Life and death

Osama bin Laden killed

President Obama and members of the security team receive an update on the mission against Osama Bin Laden.

President Obama and members of the security team receive an update on the mission against Osama Bin Laden.

Music: None

Sermon: None

Fellowship: None

I attended Earth Day with the intention of looking for the soulful aspects of the celebration of the Earth, as much because it was a beautiful day that made me feel like seeing friends. I saw the gong bathers and peeked over somebody’s shoulder at the Eckankar booth, but, honestly, I wasn’t picking up a spiritual vibe. The light, the heat, the friendly faces, too much fun to be introspective—but you know, I took my notes.

I woke up at 3:19 a.m. to read the news about the death of Osama bin Laden. I’d seen an AP NewsAlert before I slept, so I wasn’t surprised. In fact, I’d had enough time to start guessing as to how the media and the American public would handle the news. I knew before I closed my eyes that the first articles would be chest-pounding stories about how “justice” was served; about how the United States was under new revenge threats; about how this would improve Barack Obama’s chances at reelection; about how it would be claimed a hoax; about how this brought “closure” to America and the families of victims of the Sept. 11, 2001, terrorist attacks on the World Trade Center and the Pentagon.

But you know what? I don’t think justice was served at all. I’m glad the guy is dead. Psychopaths have no right to run free in this world terrorizing innocents. But I’m conflicted. I don’t think the death of one man can stand as a symbol of a triumph over evil that resulted in the deaths of untold thousands—not just in the 9/11 terrorist attacks, but all the suicide bombings and murders that came before and after.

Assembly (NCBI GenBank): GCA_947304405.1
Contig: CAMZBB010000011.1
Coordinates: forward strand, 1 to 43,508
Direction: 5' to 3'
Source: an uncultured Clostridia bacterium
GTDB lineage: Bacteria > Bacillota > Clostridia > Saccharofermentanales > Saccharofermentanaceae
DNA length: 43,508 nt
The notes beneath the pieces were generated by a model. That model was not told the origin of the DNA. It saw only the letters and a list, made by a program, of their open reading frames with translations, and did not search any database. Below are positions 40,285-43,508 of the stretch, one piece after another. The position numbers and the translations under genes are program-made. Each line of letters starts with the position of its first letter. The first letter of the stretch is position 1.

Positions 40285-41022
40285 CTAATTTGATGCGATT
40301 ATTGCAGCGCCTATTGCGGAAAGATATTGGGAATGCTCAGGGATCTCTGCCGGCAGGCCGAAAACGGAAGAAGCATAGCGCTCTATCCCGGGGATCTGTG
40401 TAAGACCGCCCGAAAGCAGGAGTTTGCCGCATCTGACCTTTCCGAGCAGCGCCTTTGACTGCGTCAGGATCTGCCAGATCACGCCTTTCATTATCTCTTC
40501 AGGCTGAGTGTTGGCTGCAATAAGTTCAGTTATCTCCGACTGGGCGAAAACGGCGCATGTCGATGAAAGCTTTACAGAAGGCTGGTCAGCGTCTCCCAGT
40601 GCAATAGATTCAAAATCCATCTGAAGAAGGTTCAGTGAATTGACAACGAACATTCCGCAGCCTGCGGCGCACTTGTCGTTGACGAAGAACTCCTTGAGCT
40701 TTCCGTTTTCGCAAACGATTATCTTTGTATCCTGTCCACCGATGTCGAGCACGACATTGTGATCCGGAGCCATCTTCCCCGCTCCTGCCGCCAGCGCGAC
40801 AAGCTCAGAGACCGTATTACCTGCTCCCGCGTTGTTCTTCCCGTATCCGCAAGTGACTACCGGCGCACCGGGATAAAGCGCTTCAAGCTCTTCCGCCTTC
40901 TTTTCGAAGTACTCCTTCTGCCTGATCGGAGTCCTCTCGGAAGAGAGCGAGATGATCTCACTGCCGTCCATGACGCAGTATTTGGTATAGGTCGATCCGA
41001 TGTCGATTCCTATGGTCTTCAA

How can one evil man, in any real way, be equated to thousands of regular—mixtures of good and bad—people? “Justice” to me is a leveling of a cosmic balance. Time is a continuum. There’s no reapportionment of the seconds cut off in individuals’ lives. The moments that were lost, the families who lost parents and children, the softball games that would never be held, the incomplete Thanksgivings, the soldiers lost in reactionary wars—justice will never be served. Real justice is beyond human authority.

All it really proves to me is how cheap our culture has come to view human lives—when one criminal’s death is settlement for the murder of thousands of innocents. And that’s a real soul fillet.

Allow me to put aside issues of the death penalty. This was war, to which most Americans give a pass on the sixth commandment: Thou shalt not kill. The guy probably deserved to die—and if I could have, I’d have killed him myself and not reaped any political gain—but the death penalty is a topic for another column.

And as predicted, barely an hour had passed after Obama’s announcement that a blog announced, “This makes Obama a shoo-in for ’12, right?”

Then there’s the subject of “closure.” I’ve lost family and friends to death. Nothing brings closure, and the idea that the righteous killing of a rabid dog—or a funeral, or a new marriage, or a passage of time—is supposed to make anyone get over their loss or move on is a complete disregard for how people really are. For many, this death will not bring closure, but will rip off the scab again, reawaken fears in the night, and resuscitate the feeling of longing for the lost loved one and the America this guy stole.

I don’t know. I hesitate to post this column, knowing that I’m going to get a bunch of shit for expressing an “unpatriotic” view in this time of American celebration. But somebody’s got to speak up for the people who only feel a renewed sense of loss. The guy lived by the sword, and he deserved what he got. But that is not justice. And unless the universe is creating new matter and energy, exactly nothing has changed with Osama bin Laden’s death.